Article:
View Full Version : Backstroke Start Modifications

July 8th, 2002, 10:01 AM
USMS Rules Committee
June 28, 2002

In accordance with USMS rule 601.4.6B, the rules of competition within USMS have changed due to actions taken by the USA Swimming Rules Committee on or about June 1, 2002 and the USMS Rules Committee on June 28, 2002. The actions by USS were in response to a request for interpretation of the USA-S rules in light of the current FINA rules. The changes are detailed below. Please inform all coaches, officials, meet directors, LMSC web sites, and members of USMS of these changes. Questions can be directed to Leo Letendre, USMS Rules Chairman, 267 Glandore Dr, Manchester MO 63021, e-mail: Rules@usms.org

EFFECTIVE DATE: JUNE 1, 2002 (same as USA-S effective date)


Backstroke: To permit the movement of toes and feet above the surface of the water after the start signal is given. Toes, however, may NOT be brought over the lip of the gutter.


1. The next two pages show the amended rule in the standard format used for proposed rules changes. New language is underlined; Deleted language is struck. The changes are the same as the USS changes (adds and deletions).
2. The last page (entitled Cut and Paste Format) shows the resulting changed language. It is formatted so that you can literally cut and paste the changed paragraphs into your 2002 rule book.
3. The change is a permissive change. Current practice is not a violation of the new rule. The rule allows a swimmer to raise their feet above the surface of the water after the start signal has been given. However, placing the toes in or on the gutter after the start signal is given is still not permitted. Thus, the movement is only permitted in pools with flat walls or in which the water level is below the gutter.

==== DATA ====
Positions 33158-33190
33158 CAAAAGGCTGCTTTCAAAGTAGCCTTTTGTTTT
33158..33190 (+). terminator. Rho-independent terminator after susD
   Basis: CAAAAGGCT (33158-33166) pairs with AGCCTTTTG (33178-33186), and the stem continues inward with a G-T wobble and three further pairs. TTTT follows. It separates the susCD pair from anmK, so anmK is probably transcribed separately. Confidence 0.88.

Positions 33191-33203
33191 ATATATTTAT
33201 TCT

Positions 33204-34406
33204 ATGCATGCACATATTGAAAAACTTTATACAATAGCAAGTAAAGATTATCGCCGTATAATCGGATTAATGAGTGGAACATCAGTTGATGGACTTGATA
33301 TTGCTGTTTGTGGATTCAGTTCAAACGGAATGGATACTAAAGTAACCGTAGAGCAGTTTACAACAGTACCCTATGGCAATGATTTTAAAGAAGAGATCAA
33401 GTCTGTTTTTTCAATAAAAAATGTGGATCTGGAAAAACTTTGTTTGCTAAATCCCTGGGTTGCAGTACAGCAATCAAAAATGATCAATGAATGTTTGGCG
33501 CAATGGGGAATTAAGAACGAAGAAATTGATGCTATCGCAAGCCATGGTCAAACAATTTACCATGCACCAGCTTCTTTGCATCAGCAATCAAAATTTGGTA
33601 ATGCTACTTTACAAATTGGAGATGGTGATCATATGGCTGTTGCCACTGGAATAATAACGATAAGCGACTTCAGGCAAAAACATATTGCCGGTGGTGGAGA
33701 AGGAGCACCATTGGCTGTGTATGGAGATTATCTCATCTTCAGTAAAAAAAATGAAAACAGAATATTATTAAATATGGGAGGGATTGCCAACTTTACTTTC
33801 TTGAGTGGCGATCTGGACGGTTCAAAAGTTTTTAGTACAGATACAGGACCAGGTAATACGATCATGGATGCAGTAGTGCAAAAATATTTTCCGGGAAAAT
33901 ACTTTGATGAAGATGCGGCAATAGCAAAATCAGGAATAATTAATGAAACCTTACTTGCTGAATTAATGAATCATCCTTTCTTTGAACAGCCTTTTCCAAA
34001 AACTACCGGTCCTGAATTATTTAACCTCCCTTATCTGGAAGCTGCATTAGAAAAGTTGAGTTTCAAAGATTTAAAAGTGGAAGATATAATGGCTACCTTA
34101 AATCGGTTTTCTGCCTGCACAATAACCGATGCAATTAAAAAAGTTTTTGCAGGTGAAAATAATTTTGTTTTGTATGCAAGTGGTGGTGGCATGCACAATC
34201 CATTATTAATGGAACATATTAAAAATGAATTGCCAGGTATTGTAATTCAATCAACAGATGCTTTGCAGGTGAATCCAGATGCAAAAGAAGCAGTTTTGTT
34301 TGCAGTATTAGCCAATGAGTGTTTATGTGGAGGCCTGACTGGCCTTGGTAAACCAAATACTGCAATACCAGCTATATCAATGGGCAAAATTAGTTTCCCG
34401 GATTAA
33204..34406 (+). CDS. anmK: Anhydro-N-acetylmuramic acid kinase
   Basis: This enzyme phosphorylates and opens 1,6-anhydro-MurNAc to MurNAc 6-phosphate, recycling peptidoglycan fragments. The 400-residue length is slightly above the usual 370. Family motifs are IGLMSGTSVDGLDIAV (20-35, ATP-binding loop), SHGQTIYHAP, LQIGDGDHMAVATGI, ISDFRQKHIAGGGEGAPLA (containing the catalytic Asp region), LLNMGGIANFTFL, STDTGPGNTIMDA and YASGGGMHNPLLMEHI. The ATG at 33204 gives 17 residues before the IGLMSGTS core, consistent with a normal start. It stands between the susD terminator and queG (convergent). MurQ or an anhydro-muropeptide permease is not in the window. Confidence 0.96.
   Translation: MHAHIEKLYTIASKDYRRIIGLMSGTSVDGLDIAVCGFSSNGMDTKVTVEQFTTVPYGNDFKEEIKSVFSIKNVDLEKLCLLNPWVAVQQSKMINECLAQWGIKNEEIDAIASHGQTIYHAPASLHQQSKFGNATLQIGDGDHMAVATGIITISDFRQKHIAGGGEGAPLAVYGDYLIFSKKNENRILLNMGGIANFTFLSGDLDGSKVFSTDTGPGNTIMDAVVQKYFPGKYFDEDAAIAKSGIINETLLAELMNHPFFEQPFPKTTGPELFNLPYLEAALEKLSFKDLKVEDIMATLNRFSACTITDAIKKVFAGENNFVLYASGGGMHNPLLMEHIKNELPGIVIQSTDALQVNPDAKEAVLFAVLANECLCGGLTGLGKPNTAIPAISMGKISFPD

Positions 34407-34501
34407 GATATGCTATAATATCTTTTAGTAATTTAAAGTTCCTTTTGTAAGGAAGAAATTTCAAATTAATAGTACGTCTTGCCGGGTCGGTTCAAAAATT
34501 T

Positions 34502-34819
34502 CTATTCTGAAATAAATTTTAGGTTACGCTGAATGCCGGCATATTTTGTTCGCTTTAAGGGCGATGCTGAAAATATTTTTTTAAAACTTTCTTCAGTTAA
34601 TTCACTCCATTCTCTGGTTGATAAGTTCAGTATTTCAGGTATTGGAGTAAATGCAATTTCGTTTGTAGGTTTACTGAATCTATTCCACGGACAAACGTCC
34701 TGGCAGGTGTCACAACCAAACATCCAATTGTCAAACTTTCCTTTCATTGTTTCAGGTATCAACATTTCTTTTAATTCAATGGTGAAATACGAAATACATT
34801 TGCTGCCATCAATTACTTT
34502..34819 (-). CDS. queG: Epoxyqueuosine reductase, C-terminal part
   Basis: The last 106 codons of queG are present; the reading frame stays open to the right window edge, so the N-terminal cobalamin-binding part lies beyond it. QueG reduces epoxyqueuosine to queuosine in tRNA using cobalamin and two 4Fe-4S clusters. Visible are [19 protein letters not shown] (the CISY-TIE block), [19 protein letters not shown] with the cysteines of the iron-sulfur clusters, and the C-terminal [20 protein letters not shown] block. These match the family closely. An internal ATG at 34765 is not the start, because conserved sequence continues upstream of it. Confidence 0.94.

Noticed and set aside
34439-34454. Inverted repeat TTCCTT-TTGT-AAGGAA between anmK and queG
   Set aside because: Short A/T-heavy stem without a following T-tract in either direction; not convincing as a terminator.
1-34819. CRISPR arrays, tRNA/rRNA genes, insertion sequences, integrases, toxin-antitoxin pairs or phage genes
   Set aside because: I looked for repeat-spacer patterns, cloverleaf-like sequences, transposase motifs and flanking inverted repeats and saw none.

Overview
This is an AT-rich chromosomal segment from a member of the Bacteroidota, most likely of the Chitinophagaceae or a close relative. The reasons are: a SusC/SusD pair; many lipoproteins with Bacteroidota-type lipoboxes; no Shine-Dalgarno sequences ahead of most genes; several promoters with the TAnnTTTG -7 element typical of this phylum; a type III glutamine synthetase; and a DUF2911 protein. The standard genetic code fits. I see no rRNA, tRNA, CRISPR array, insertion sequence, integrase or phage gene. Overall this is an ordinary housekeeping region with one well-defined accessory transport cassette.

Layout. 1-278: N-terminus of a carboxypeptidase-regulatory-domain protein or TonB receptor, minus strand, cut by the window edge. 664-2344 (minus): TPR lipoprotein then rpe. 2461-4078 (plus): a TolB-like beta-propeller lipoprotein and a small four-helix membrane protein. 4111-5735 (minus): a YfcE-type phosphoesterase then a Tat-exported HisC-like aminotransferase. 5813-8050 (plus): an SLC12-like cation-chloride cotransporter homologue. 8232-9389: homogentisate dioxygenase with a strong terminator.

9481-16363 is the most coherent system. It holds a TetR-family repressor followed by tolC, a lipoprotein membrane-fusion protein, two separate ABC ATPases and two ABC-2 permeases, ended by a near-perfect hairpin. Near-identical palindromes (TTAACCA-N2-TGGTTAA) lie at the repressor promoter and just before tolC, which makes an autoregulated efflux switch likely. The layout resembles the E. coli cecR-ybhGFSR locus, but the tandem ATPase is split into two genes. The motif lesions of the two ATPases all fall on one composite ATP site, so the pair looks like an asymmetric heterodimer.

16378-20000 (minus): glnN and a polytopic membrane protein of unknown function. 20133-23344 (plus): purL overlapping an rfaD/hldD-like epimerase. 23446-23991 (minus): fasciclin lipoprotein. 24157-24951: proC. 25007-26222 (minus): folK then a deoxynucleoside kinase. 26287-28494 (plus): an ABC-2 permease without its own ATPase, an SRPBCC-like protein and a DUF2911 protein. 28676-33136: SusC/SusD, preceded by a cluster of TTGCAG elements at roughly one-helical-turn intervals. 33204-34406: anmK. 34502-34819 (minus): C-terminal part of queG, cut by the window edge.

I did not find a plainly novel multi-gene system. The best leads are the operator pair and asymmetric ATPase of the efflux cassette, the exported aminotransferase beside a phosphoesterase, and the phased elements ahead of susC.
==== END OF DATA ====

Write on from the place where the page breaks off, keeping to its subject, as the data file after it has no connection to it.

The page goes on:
4. Sample Newsletter article:
USMS has adopted a change to the rules of competition based upon changes made by USA Swimming on June 1, 2002. The change was made to the Backstroke start rules. Swimmers are no longer prohibited from raising their feet above the water level after the starting signal has been given. However, the swimmer is NOT allowed to place their toes or feet in or on the gutter during or after the start. Thus the rule effectively allows a change from the current practice only in flat walled pools and pools with the water level below the gutter. The current legal start is still legal. These changes are effective June 1, 2002.


Matt S
July 8th, 2002, 02:37 PM
For the edification of we non-backstrokers: would those of you who know and love this stroke provide a (brief) overview of the pros and cons of letting swimmers place their toes above the water and/or curl them over the gutter on the start? Obviously, placing them higher results in a faster/longer/better start, objectively speaking. However, subjectively speaking, why would we consider not allowing that?

My impression of the long axis strokes is that the idea behind them is fairly straightforward. Freestyle is anything you please, and backstroke is anything you please as long as your back is closer to facing the bottom of the pool than your front. It's the short axis strokes where you need to get into fine technical points to distinguish them from each other. I can see some of the pros and cons to allowing the flip on your stomach for a backstroke turn, or not. I can see some of the pros and cons to how far you let a backstroker kick under water off of the turn before having to come to the surface. I just don't get at all how placing your toes for the start makes for a purer form of backstroke. I don't particularly care one way or the other; I'd just like to know.